There is a growing awareness that men, in partnership with women, can play a significant role in ending violence against women. This has led to an increase in programs and activities that focus on men's roles in preventing violence against women. Men's anti-violence programs are informed by the understanding that violence against women hurts women and that men can have an important influence on reducing violence by changing their own attitudes and behavior and by intervening to prevent other men's violence.
This paper provides an overview of current efforts involving men in the prevention of violence against women. Part One discusses men's role in prevention, what is effective in men's prevention, and cultural issues and considerations in working with men. Part Two discusses best practices in prevention, provides an overview of different program modalities and formats, and reviews pedagogies that can be used in working with men to prevent violence against women.
Prevention programs can take the form of workshops that meet one or more times, social marketing and social norms marketing campaigns, and public events. These activities are based on the understanding that male intimate violence is gendered and they share a number of common assumptions: that men have a role in preventing violence against women, that men need to be invited to be partners in solving the problem, that small, interactive-all male groups facilitated by men are particularly effective, that positive anti-violence values and actions of men need to be strengthened, and that men must work in collaboration with women in these efforts.
The literature evaluating these programs is limited, with the majority of research conducted on sexual assault prevention programs for college students and dating violence programs for students in high schools and middle schools. The college literature suggests that for young adult men all-male programs facilitated by other men using an interactive discussion format are the most powerful form of intervention for changing men's violence-prone attitudes and possibly behaviors. Younger high-school and middle school dating violence programs offered in mixed gender contexts have been found effective in changing attitudes and behaviors, but these formats have not been compared with all-male formats to determine their relative efficacy as has been done with college men. There is also preliminary evidence supporting the efficacy of social norms media interventions to address men's violence.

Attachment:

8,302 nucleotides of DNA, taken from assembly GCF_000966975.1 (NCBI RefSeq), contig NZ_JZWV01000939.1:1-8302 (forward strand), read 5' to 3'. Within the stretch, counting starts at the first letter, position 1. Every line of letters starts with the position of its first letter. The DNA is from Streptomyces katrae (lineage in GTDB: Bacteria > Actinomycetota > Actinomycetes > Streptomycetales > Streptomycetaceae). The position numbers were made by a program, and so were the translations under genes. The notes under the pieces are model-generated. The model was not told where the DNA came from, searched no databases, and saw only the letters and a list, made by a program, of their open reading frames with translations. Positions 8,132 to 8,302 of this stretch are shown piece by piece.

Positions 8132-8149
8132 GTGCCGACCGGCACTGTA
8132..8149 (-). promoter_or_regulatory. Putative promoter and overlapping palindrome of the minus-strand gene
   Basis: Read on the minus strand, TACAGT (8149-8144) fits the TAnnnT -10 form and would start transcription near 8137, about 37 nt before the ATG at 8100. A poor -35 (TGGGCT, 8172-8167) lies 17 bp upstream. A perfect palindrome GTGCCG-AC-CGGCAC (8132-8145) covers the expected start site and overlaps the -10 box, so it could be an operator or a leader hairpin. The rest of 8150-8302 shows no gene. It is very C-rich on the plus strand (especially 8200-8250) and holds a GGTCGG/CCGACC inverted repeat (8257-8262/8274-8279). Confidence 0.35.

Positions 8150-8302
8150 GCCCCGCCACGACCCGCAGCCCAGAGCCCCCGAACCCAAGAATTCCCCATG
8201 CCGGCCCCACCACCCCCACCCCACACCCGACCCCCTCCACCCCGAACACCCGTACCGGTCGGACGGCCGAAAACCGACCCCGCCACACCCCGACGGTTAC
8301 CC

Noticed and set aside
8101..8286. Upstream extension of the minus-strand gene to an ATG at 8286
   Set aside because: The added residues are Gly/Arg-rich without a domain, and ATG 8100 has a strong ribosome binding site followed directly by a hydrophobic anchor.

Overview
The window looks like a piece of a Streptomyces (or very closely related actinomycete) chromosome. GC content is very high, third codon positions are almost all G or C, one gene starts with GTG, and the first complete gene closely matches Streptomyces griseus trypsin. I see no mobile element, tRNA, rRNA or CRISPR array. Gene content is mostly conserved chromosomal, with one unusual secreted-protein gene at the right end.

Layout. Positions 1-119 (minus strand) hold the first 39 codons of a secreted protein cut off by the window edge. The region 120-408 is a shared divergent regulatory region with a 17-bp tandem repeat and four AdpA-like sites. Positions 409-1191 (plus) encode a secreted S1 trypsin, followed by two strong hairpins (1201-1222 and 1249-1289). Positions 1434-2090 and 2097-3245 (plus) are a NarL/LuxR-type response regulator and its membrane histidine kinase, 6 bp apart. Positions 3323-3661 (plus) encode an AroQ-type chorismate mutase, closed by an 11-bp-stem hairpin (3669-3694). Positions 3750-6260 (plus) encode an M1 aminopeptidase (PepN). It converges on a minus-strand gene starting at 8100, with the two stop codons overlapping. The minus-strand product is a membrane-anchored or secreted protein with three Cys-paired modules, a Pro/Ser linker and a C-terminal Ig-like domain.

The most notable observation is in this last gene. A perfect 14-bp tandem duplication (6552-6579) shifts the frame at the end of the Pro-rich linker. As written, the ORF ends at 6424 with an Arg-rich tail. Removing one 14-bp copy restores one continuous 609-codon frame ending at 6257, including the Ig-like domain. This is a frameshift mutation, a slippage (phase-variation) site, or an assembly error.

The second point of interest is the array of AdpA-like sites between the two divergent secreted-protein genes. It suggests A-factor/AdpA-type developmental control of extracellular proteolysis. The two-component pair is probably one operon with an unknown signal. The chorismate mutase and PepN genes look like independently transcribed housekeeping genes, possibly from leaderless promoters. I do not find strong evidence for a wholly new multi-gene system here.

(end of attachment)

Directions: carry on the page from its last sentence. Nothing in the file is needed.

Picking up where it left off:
It is important that men who provide these programs work to develop strong alliances and accountable relationships with women doing this work, and that they examine how male privilege and sexism may impact their leadership. It is also necessary that prevention programs be designed which are relevant to the variety of men's communities that exist based on ethnicity, sexual orientation, class, and other identities.
Successful prevention programs are comprehensive, relevant, intensive, incorporate positive messages, and may employ one or more of the following strategies: fostering empathy towards victims, changing individual men's attitudes and behaviors, teaching men to intervene against other men's behavior, and using social marketing strategies to foster positive norms.
|Working with Men to Prevent Violence Against Women: Program Modalities and Formats (Part Two)